April 1967

Longitudinal Pancreaticojejunostomy in Alcoholic Pancreatitis

Author Affiliations

From the Veterans Administration West Side Hospital, Chicago. Dr. Cox is presently with the Department of Thoracic Surgery, Veterans Administration Hospital, Hines, Ill.

Arch Surg. 1967;94(4):469-475. doi:10.1001/archsurg.1967.01330100033005

ACUTE and chronic pancreatitis is etiologically related to alcohol ingestion in 40% of cases.1-3 This incidence varies depending on the type of institution. Our hospital is in a slum area near "Skid Row" and alcoholic pancreatitis predominates.

Pathogenesis of this disorder is not completely understood, but chronic methanol poisoning continues to appear related to the condition as suggested 13 years ago.4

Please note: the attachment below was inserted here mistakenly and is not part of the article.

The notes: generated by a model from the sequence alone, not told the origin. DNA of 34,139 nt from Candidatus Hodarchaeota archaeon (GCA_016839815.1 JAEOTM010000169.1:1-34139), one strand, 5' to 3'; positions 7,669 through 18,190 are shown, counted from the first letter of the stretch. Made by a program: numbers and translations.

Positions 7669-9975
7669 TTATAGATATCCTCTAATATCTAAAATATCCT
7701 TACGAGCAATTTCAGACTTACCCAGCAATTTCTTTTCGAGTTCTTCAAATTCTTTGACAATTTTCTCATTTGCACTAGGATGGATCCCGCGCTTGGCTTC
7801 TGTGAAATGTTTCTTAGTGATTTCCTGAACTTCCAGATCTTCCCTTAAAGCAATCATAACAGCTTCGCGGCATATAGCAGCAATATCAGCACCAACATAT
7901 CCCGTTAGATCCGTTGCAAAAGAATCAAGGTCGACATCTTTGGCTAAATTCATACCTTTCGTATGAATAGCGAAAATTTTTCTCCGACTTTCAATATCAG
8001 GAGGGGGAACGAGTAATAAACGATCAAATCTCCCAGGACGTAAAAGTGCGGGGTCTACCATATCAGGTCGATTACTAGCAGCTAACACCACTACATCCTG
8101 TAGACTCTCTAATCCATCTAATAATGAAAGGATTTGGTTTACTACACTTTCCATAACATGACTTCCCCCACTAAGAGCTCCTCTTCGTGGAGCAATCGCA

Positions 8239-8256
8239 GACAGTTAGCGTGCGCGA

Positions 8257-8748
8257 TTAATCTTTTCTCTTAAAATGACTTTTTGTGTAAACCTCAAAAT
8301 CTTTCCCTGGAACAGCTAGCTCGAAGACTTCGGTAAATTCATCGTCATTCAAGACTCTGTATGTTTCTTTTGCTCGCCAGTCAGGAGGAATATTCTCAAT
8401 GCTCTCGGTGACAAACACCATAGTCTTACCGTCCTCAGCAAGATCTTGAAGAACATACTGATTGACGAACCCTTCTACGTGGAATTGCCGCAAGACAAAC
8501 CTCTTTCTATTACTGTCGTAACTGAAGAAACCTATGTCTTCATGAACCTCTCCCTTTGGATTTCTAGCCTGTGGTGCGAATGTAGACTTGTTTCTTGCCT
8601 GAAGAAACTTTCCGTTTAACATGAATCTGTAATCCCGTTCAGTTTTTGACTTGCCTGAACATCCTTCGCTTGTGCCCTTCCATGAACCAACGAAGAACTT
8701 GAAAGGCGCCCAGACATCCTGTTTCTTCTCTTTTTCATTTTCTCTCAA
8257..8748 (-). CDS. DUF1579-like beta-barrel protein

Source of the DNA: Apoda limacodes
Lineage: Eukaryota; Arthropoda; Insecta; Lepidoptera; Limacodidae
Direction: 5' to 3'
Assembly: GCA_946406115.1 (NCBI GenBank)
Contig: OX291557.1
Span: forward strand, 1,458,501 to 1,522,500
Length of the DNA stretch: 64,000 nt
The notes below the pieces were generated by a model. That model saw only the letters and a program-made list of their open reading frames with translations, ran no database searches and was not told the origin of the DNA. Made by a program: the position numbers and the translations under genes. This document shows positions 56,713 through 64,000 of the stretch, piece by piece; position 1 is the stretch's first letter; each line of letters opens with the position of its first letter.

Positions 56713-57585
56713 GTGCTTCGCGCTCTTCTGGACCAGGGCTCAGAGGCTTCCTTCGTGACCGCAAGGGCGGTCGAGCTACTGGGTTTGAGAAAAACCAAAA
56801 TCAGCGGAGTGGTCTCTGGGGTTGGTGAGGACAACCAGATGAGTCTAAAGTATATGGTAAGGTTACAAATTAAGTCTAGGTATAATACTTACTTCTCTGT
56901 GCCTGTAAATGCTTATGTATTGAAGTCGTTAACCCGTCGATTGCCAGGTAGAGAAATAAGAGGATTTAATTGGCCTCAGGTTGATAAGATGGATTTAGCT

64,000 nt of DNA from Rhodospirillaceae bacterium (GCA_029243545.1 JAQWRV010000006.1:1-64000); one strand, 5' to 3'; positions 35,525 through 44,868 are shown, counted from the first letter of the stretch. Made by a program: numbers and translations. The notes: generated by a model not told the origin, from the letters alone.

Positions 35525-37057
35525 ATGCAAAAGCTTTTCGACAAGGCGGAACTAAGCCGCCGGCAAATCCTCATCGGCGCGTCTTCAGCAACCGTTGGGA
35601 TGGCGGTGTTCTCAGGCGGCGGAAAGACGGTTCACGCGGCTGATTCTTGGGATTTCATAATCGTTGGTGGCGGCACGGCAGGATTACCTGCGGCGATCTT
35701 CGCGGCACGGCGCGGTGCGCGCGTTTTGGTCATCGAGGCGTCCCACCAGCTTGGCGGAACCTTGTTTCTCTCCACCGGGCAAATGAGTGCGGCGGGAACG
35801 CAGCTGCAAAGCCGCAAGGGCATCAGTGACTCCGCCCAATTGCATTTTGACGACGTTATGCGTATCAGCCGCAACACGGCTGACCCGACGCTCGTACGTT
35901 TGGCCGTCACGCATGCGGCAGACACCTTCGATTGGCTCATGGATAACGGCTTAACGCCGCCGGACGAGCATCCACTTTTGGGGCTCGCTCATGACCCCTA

Many victims of this disease admitted drinking denatured or rubbing alcohols (filtered by amateur methods). "Smoke" is a common beverage and has many variations. One pint of paint and varnish remover (Solax) in a quart of orange drink is a popular formula. The paint and varnish remover contains the ingredients shown in Table 1.

Ingestion of "smoke" produces severe hypoglycemia (H. C. Lee, written communication to authors) and elevated amylase levels.

This study was undertaken to learn the clinical course of alcoholic pancreatitis, acute and chronic, and

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